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As Covid regulations shifted dining and socialising opportunities outdoors, yards also reported a rise in sales of gardenalia and outdoor furniture, with restaurants snapping up vintage German beer tables and homeowners buying lichen-speckled urns and distressed wooden wheelbarrows to plant up.
Many of these pieces will later appear on Instagram, a platform Karl Horler of Frome Reclamation says has revolutionised the way he sells. Having a yard in one of the most celebrity-speckled corners of the country has always generated strong sales, but Instagram has radically changed his operation.
‘It’s a really strong tool, and it’s free,’ he says. ‘You put something on there and it’s around the world instantly. I post three or four things each day and they usually sell within the day, sometimes within seconds.’ It’s broadened the market too. While the regulars remain – other dealers, boutique hotels (Babington House is just down the road) and local renovators – Instagram has given him more of a global reach.
There is another reason why reclamation is prospering. By keeping items out of landfill, salvage yards are green building pioneers. In the wake of the climate emergency, the full-circle approach to building is becoming increasingly widespread (this year’s Pritzker Prize was awarded to Anne Lacaton and Jean-Philippe Vassal who specialise in repurposing existing buildings rather than ripping them down).
It’s a shift Salvo is championing as the main UK partner in the EU’s three-year FCRBE project. ‘We’re calling the project futuREuse because we believe reuse should be the priority in the race to net zero.
It was driven by the shocking statistic that only one per cent of building materials are currently reused,’ says Salvo CEO Sara Morel. ‘We want to encourage the construction industry to increase its reuse of reclaimed building materials by 50 per cent by 2032.’
The organisation long ago instigated a voluntary code of conduct for reclamation yards designed to reassure buyers that they were not purchasing anything stolen, wrongly removed from a listed site or toxic. A list of dealers who have signed up to the code can be found on Salvo’s website, or identified by the code’s crane logo.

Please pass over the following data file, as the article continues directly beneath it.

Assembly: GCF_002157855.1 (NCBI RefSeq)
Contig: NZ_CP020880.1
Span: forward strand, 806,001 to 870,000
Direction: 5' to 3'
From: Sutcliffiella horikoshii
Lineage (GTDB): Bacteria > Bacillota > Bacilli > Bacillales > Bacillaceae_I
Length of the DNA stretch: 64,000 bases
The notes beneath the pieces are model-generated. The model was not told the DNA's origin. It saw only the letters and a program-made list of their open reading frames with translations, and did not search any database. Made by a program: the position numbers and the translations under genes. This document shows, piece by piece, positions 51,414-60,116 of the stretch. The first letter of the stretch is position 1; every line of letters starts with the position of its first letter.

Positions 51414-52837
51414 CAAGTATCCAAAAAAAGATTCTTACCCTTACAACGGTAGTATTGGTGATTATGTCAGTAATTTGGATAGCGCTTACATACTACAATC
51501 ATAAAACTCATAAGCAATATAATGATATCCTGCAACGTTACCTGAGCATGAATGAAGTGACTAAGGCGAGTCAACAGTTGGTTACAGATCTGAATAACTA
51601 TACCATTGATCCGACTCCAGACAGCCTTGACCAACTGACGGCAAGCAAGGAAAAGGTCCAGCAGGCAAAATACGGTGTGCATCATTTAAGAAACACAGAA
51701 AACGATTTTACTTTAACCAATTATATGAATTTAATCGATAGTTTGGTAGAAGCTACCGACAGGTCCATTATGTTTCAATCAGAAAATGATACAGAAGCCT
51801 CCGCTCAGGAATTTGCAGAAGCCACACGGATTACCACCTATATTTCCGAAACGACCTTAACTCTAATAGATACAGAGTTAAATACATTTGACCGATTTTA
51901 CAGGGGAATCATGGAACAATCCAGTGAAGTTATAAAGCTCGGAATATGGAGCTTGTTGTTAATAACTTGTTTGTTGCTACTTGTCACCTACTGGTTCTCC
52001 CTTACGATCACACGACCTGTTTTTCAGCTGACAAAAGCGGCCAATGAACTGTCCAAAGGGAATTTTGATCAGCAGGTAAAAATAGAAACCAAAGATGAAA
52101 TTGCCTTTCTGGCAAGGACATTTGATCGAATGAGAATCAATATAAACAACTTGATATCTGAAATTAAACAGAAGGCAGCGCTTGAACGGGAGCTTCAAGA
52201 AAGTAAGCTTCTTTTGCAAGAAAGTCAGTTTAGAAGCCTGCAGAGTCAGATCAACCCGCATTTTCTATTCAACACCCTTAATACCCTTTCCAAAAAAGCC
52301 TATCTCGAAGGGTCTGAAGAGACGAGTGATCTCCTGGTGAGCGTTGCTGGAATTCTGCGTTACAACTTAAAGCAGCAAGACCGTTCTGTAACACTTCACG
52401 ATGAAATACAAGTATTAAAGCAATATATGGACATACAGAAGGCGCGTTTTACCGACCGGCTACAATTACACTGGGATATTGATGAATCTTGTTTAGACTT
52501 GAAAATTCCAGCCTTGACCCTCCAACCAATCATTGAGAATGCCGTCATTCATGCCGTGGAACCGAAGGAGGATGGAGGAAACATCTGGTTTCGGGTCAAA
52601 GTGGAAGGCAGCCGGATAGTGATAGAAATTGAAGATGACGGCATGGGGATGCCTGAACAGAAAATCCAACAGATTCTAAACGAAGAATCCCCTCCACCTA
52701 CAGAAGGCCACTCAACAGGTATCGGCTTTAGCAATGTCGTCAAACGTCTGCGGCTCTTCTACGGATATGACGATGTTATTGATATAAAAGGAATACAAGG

Now it aims to expand this by publishing the first industry analysis of the carbon benefit of reuse, and by calling on governments to mandate reuse in their sustainable development goals.
Morways in Norfolk illustrates how this might work; John and Jo Morfoot’s immaculate yard is already run with a building trade-focused service that celebrates its green credentials. Having experience in renovation, plus doing their own dismantling, mean the couple have a high degree of quality control and good contacts.
Perhaps uniquely among reclamation yards, buyers can try before they buy – the couple recently used some of their stock to build a beautifully restrained glampsite, Settle, a collection of bell tents, with railway carriages and a cabin built entirely from reclaimed materials. ‘Even the insulation has been salvaged,’ says John. ‘It’s Celotex. If you’re dismantling a big building and there are sheets of Celotex, most of that would normally go into a skip, but they cost 40 quid a shot.’
How items are dismantled and installed is crucial if reuse is to work, says James Wilson of Cumbria’s Yew Tree Barn. ‘Flagstones ought to be laid properly so they can come back up. It’s the same with floorboards. As long as people have builders who understand how to use reclaimed materials they should have another life again, if they need it.’
Over its 35 years, the family business Wilson Reclamation Services has expanded to encompass a cafe and gift store as well as the salvage yard, but its stock of building materials is what the site is best known for; one of its biggest sellers is local blue slate flagstones. ‘Customers who buy a period farmhouse or cottage in Cumbria want these specific flagstones,’ says James.
Anthony Reeve explains that a lot of the reclaimed pine sold by LASSCO’s flooring department is from the Baltics, where the Victorians felled old slow-growth trees. Compared to the fast-growing crops often used today, the timber is really robust.
‘The materials that landed then are embedded in Britain’s building stock and they are far superior to what you find today, so they should absolutely be reused,’ Anthony says.
Is the message getting through? ‘People are more in tune with it today than they have ever been,’ he believes. ‘They celebrate patina – and will pay good money for it.’ Especially if it comes with a good story.